hg: lambda/lambda/langtools: Added basic support for constructor references.

Alessio Stalla alessiostalla at gmail.com
Tue Jan 18 05:44:32 PST 2011

On Tue, Jan 18, 2011 at 2:23 PM, Rémi Forax <forax at univ-mlv.fr> wrote:
> On 01/18/2011 09:16 AM, Thomas Münz, XDEV Software Corp. wrote:
> [...]
>> Personally, I think for consistency with JavaDoc, the "#" should be used for java.lang.reflect.Field and java.lang.reflect.Method (btw. can't it be used in parallel, distinguished by the compiler depending on context?), but in the end, I don't care much if it will be "#" or ":" or ">" or whatever. I only know that those missing literals are a "hole" in the language, are badly needed to accomplish flexible generic frameworks and should even today be kept in mind as a much-more-needed-than-expected feature for a future language extension.
> There is a fundamental reason why a method reference can't be a
> j.l.r.Method:
> There is a semantic mismatch: there is no corresponding j.l.r.Method to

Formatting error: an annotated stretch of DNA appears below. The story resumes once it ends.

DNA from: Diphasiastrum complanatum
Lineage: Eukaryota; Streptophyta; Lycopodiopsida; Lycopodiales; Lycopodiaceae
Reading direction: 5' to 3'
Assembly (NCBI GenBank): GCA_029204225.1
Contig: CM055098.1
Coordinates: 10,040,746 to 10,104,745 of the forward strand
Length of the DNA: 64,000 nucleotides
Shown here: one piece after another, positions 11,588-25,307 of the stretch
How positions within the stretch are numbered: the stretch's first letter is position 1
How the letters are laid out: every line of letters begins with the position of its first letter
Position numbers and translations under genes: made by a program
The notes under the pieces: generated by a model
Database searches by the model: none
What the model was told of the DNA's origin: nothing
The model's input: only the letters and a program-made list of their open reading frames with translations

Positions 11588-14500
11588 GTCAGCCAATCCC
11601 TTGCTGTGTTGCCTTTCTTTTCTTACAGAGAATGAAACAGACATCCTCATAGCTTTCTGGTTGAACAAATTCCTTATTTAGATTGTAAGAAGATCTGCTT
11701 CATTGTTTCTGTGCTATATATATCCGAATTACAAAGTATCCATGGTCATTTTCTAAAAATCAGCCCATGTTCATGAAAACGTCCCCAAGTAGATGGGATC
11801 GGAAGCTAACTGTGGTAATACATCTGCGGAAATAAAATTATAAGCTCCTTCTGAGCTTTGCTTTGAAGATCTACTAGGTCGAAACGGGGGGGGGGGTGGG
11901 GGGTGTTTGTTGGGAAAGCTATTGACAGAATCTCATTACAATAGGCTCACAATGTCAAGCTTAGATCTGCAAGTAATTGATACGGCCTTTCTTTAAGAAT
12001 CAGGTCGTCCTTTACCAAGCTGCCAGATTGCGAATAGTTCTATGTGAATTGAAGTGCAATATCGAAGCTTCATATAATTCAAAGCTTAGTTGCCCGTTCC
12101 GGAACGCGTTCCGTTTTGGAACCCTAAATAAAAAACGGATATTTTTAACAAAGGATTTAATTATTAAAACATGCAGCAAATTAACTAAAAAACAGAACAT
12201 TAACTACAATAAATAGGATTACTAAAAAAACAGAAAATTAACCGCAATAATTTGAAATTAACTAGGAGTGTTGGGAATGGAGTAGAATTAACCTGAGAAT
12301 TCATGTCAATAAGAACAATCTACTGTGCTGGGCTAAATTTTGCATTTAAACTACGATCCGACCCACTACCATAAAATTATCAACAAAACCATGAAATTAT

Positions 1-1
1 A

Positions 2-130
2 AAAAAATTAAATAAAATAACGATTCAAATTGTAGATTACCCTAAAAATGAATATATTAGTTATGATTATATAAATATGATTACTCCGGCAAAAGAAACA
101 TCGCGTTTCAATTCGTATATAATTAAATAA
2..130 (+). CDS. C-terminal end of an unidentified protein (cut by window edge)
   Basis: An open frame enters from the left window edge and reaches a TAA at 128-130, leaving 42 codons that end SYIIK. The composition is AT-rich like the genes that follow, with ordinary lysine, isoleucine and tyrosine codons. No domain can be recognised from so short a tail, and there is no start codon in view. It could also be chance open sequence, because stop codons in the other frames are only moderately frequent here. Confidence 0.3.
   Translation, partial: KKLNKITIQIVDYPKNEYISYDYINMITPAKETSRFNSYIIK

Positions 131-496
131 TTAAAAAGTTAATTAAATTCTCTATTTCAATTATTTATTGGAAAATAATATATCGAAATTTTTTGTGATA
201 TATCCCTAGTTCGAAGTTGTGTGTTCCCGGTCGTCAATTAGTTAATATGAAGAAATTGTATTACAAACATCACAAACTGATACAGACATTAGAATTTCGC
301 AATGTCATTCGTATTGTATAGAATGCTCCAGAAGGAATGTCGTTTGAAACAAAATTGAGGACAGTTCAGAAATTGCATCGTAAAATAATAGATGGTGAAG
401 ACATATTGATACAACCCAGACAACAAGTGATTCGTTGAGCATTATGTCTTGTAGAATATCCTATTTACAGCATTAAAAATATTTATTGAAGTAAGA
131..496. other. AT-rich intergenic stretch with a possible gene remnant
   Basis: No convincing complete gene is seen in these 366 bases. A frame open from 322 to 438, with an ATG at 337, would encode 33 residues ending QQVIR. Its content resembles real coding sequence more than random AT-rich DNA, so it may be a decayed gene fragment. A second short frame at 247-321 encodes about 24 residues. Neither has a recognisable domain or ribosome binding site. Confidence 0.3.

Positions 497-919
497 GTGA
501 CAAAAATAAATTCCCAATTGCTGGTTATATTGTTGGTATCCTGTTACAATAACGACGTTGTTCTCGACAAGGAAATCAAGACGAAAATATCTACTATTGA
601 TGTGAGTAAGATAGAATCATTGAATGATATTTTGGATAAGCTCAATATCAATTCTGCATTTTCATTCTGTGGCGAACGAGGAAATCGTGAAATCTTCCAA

> "hello"#length().
> j.l.r.Method represents a class file method. So no way to represent a
> partially bound function.

Well, you can't represent a partially bound method with jlr.Method,
but that doesn't mean that "hello"#length() doesn't refer to a
specific method, namely public int length() in java.lang.String. In
other words, I would find it perfectly reasonable if

Method m = "hello"#length(); would equate to Method m =
String.class.getMethod("length", int.class);


VoidToIntSAM x = "hello"#length(); would equate to VoidToIntSAM x =
new VoidToIntSAM() { public int whatever() { return "hello".length();
} };

Method and field references - in the context of reflection types - are
certainly outside of the scope of Lambda. That said, for future
reference, I cast my vote (of dubious value) in favor of them, because
I think they wouldn't benefit only frameworks, but users of those
frameworks as well, opening the possibility for more concise, less
error-prone use of reflection. After all, we can already write
Foo.class instead of Class.forName("com.whatever.Foo").

Just my 2 cents,

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